How To Connect Your WordPress Blog To Google Analytics



This post is the third in a 4-part series on connecting your blog to Google Analytics. In the first post, we walked you through the process of creating a Google Analytics account step-by-step. You should do that prior to following the steps below, and you should also have your Google Analytics Tracking ID handy to copy and paste into your Blogger settings. In the second post, we provided the process for connecting your Google Blogger blog to Analytics.

Below are step-by-step instructions for getting your WordPress blog properly connected to Google Analytics so that you can begin measuring, segmenting, tracking, and experimenting to grow and nurture your audience.

Connecting Google Analytics to WordPress

There are two ways to connect your WordPress site or blog to Google Analytics.

  • Manually – don’t do it this way.
  • Plugin – do it this way.

Technically, you can do it either way; however, because there are literally dozens of free WordPress plugins that make the process so simple, there’s no need to try to edit the footer.php file in the WordPress theme that you are using. If you are adept at software code and know what you’re doing, you can easily do it this way, but for anyone else, there’s just no need, so I’ve skipped instructions for this process. Below are step by step instructions for using a WordPress plugin to connect Google Analytics to your WordPress site or blog.

      1. Login to your WordPress Admin panel at
      2. Click on the “Plugins” menu item on the left
      3. Click “Add New”
      4. Search for “Google Analytics”, and find dozens of free plugins. I recommend using the plugin that is by far the most popular, updated, and reviewed: Google Analytics by Yoast. As of this writing, this plugin has been downloaded nearly 8 million times, has more than 1,000 reviews, and those reviews average 4.3 / 5 stars.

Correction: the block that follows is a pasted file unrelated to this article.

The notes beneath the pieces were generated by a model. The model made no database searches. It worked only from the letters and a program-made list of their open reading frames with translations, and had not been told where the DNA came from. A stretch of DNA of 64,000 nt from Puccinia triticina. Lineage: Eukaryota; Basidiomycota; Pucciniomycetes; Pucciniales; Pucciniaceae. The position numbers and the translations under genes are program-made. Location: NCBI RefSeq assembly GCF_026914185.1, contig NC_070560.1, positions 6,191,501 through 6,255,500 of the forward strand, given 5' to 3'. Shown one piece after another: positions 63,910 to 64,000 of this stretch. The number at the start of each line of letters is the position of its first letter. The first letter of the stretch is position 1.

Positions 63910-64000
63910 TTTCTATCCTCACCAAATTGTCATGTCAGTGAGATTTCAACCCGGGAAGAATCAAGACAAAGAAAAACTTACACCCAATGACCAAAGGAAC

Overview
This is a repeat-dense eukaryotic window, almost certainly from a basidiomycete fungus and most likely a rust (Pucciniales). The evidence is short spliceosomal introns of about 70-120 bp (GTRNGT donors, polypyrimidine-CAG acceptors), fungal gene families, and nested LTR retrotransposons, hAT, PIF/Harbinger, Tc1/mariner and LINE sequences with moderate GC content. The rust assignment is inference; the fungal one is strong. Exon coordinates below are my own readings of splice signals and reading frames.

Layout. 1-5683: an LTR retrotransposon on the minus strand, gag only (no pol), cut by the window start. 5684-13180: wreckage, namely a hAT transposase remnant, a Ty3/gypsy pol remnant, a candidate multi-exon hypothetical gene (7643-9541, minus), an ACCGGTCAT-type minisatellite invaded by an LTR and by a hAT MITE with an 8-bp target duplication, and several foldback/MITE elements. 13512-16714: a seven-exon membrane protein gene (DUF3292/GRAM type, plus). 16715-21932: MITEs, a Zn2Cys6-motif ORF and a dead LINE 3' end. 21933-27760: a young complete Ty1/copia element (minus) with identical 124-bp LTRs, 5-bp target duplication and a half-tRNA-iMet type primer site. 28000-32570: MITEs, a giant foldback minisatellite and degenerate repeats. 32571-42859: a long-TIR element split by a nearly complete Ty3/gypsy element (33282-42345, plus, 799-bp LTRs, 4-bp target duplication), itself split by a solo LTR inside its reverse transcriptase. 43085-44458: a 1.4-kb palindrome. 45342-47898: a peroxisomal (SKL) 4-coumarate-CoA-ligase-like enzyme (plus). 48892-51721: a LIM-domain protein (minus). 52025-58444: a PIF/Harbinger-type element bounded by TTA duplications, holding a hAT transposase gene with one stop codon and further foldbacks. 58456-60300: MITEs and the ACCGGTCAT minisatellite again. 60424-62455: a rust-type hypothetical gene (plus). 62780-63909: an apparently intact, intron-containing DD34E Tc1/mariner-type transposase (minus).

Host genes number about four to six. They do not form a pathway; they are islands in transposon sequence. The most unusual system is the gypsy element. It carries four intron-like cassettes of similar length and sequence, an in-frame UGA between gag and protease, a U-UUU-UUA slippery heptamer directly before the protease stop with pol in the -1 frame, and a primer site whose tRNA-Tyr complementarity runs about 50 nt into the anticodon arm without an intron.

5. Click “Install Now”
      6. Once the plugin is installed, click Activate.
      7. Now that the plugin is activated, you’ll need to edit the settings (easier than it sounds), so click “Settings,” and you’ll see the following screen.
        Google Analytics by Yoast
      8. Click “Re-authenticate with your Google account. If you’re not still logged into your Google Analytics account, you’ll need to sign in again.
      9. During the authentication process, you will be shown an “authentication code”. Copy and paste that code into the field that pops up, and hit Enter.
      10. Alternatively, you can click “Manually enter your UA code”, and then paste your code that you got when you setup Google Analytics earlier in this exercise.
      11. I recommend selecting the same checkboxes that are shown above, and also choosing to ignore users that are classified as “Editor”. This setting makes sure that your visits and clicks to your own web site are not counted in the user data in Google Analytics.
      12. Click Save changes, and you’re done. There are other settings, but those are not necessary at this point in your setup.

WordPress also has it’s own statistics package that, like Blogger, can provide you with a basic count of page views, visitors, etc.; however, also like Blogger, it usually won’t agree with Google Analytics, and also will not provide a deep source of analytics data that is so valuable in tracking and segmenting your audiences for maximum marketing potential. Google Analytics is free, and now you know exactly how to connect it to WordPress, so we highly recommend that you take advantage of this very powerful tool.

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About Kevin Sandlin

Kevin Sandlin is a serial entrepreneur and 7-time startup veteran, including one IPO and two acquisitions. Kevin founded CWNP with $500, and grew the company into the industry standard for vendor-neutral WiFi certification & training through great digital, email, and content marketing. Kevin is the founder of Atlanta Tech Blogs and Pitch Practice and teaches General Assembly's part-time Digital Marketing course in Atlanta. Follow Kevin on Twitter @kevsandlin.

Disclaimer: General Assembly referred to their Bootcamps and Short Courses as “Immersive” and “Part-time” courses respectfully and you may see that reference in posts prior to 2023.